Both Bajarin and Edge say their corporate clients have been approached by new hires lobbying for Macs. Says Bajarin: "The younger kids who grew up on Macs are frustrated with the tools they're being given."
And it's not just Macs that are turning employees into Apple fans: About 5 percent of the Law Center faculty has purchased iPhones. "I find that number shocking. I've had to modify our e-mail system so they could hook into it," says Molina.
In some situations IT organizations also face pressure from the top to support Macs and even iPhones. "You now have executives who have cut their teeth on Macs and they're coming in at relatively high levels," Bajarin says.
The Mac's cachet extends even to influential IT professionals, from hackers to corporate IT consultants. Edge says the visibility of Macs at the annual DefCon hacking convention has increased noticeably in recent years, for example.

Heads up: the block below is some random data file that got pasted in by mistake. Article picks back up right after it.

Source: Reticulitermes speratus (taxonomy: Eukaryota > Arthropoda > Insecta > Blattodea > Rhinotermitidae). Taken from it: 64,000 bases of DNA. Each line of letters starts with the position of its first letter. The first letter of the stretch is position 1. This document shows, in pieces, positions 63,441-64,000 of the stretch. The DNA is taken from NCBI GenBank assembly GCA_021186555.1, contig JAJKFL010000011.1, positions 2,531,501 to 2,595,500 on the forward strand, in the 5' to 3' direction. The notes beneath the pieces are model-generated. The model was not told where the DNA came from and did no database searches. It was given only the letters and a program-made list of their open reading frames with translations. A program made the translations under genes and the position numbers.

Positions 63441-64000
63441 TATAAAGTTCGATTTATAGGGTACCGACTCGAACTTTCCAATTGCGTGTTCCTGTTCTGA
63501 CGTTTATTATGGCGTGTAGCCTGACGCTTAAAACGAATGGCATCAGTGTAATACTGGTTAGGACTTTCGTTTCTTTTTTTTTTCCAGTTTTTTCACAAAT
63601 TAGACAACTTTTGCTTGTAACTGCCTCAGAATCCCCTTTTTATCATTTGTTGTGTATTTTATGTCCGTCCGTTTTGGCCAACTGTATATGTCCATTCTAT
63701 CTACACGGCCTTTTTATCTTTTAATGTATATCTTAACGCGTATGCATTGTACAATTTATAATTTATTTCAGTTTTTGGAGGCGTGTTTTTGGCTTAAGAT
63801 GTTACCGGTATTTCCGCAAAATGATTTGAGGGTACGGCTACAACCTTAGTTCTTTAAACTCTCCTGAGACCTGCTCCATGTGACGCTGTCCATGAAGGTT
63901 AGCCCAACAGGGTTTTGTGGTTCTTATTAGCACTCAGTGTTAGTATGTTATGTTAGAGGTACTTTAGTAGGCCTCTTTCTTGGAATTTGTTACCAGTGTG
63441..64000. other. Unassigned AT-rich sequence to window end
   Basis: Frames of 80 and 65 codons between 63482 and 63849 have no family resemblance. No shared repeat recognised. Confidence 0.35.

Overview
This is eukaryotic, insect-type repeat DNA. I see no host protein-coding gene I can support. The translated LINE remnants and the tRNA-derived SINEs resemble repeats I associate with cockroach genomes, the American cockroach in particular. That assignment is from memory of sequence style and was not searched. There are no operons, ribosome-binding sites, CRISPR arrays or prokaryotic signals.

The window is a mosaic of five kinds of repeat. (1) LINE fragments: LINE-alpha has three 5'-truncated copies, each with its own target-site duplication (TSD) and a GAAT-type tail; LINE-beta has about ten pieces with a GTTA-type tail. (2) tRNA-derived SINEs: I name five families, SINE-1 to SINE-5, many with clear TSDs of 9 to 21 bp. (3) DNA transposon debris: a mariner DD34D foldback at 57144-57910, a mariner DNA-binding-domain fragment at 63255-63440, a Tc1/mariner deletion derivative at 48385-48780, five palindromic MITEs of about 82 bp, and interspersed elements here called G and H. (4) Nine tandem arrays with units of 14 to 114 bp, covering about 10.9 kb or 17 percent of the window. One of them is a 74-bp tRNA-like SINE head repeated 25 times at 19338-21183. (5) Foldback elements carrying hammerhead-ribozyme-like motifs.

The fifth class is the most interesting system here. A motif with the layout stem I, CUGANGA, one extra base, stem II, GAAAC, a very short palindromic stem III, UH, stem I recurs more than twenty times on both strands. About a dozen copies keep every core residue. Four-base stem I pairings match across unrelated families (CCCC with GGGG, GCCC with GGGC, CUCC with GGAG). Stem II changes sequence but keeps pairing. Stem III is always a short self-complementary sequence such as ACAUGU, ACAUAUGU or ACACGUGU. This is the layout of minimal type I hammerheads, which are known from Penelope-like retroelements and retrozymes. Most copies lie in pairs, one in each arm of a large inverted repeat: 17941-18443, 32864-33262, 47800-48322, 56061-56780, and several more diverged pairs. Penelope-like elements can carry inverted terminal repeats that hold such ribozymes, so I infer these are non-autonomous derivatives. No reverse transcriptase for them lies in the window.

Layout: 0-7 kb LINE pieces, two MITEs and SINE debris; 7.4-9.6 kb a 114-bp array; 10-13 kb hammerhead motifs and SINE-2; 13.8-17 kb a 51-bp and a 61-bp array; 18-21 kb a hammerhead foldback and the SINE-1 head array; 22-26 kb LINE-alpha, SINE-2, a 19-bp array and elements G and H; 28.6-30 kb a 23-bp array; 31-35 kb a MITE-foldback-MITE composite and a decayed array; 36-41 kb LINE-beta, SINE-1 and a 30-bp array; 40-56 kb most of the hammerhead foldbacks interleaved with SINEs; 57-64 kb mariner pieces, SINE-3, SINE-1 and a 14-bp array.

And in a December 2007 e-mail poll of 1,400 IT consultants at Deloitte Consulting, 45 percent said they own a Mac. "We have a whole new generation of very tech-savvy super users saying, 'No, we won't use that. I'm not going to take a giant step backward on technology to come work for you,'" says Doug Standley, principal and lead in Deloitte's technology innovation strategies group.
A few unresolved issues
While this "consumerization of IT" is leading Apple into the corporate setting, albeit through the back door, in Smulders' opinion it's not enough to push most companies to deploy Macs more broadly. That's because, ultimately, the choice of personal computer is not a popularity contest but rather a business decision based on cold, hard logic.